As noted, functional objects are either boxes or platforms. Creating a template for a basic box design will allow the development of features and capabilities which may then be used for specific design implementations. Setup is straight-forward: variables for parameters and some modules for the parts:
Then it is simply a matter of setting up the logic for making either a DXF or a 3D preview and positioning (and if need be rotating) the parts for the appropriate view. For the flat (DXF) plan view:
Or for the 3D Preview:
This design template is available at: https://www.blockscad3d.com/community/projects/1012246.
With the basic box design worked up the project may be duplicated for specific implementations and varying sorts of joinery techniques:
fingerjoints ― there are two different approaches here, traditional and cut with the boards standing on end in a vertical fixture: https://cutrocket.com/p/5cb536396c281/ or a contemporary approach which typically uses sheet goods and are cut flat on the machine with the finger joints relieved in some way (dogbones or some similar approach are easily done since they rely on the same tool used for the bulk of the cutting, e.g., https://docs.carbide3d.com/tutorials/project-minibox/ or https://docs.carbide3d.com/tutorials/project-simplebox/)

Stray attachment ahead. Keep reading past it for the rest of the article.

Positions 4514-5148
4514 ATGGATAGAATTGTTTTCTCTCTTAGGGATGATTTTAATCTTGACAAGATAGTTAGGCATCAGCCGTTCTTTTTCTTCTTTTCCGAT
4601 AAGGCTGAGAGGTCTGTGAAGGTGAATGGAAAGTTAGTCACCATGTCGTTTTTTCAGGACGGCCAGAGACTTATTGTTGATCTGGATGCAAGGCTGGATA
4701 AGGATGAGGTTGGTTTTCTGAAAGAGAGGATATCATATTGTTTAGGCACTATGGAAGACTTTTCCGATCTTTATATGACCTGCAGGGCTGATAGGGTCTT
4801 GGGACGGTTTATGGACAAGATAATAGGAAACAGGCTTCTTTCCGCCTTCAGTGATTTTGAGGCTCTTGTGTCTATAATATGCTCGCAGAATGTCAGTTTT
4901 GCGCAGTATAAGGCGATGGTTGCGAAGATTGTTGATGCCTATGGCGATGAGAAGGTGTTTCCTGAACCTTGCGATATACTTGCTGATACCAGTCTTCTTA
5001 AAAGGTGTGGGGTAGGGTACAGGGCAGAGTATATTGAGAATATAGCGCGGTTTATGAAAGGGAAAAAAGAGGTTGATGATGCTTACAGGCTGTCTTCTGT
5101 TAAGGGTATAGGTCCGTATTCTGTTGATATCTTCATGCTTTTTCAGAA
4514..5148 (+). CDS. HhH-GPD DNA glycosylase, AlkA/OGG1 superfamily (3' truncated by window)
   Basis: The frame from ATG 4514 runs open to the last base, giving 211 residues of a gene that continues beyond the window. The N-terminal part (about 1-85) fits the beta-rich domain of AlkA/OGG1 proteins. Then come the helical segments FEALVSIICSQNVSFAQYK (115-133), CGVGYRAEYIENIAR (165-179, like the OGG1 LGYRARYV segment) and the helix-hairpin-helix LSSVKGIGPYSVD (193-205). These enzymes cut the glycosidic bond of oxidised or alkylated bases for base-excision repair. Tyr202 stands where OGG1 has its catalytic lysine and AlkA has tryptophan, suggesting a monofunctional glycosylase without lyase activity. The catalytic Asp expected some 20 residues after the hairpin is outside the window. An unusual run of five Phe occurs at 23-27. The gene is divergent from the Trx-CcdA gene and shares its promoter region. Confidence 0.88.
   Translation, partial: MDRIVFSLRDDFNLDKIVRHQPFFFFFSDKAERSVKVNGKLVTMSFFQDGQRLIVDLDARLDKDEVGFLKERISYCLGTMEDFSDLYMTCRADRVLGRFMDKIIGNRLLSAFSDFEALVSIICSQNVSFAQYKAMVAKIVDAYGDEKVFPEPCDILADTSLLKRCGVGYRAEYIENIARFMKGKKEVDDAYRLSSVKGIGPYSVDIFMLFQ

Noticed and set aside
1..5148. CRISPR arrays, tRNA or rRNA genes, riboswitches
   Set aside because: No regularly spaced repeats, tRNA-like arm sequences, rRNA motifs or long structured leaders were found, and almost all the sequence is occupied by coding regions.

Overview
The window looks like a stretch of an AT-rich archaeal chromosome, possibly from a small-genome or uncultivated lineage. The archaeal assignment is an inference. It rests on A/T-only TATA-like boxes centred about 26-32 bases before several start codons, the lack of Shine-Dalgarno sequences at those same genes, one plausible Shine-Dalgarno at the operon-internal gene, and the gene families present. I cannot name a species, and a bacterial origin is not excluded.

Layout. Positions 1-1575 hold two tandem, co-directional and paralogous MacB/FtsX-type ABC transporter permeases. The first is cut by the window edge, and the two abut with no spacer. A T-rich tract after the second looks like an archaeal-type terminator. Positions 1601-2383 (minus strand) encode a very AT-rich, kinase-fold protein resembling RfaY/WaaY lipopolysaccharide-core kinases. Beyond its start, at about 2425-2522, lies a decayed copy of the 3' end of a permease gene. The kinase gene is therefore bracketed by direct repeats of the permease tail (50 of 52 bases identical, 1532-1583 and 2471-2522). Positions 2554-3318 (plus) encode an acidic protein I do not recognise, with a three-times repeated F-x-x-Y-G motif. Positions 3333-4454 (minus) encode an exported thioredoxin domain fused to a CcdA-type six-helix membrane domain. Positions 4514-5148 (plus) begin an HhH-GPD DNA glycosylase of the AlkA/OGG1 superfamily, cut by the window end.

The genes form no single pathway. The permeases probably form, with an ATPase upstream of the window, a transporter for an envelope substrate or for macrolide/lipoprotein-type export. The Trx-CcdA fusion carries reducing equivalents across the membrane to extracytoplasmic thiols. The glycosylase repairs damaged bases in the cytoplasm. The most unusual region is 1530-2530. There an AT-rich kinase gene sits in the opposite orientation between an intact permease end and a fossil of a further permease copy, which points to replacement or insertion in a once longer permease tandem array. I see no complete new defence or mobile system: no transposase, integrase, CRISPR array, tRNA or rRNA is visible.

dovetails ― these also require that the boards be cut in a vertical fixture for traditional approaches
rabbet joints ― these were shown in the previous chapter
butt joints ― typically using nails or other hardware, these are simply a matter of appropriately shortening the boards. Reinforcing with dowels or some other suitable technique may be easily done using a vertical fixture
miter joints ― while modern adhesives make such joints feasible it is best to reinforce them in some way, full-blind dovetails being a traditional technique, but one which would be challenging to manage via CNC
Knapp joints ― like to the dovetail joints which they replace these require a vertical fixture
There are 3 approaches for cutting joinery on a CNC:
boards oriented at 90 degrees to each other using a vertical fixture such as: https://cutrocket.com/p/5cb25f3380844/
boards arranged at various angles via fixtures ― one example was the commercial program AnyTail which used a 15 degree fixture so that a 30 degree V endmill could make a 90 degree cut at the end of the board and various features which would line up
boards (or sheet goods) flat on the machine
Since joints using vertical fixtures are simply a reprise of traditional work and mechanically simpler, they will be explored briefly in the next chapter, but it is the latter two techniques which will be focused on in the balance of the book.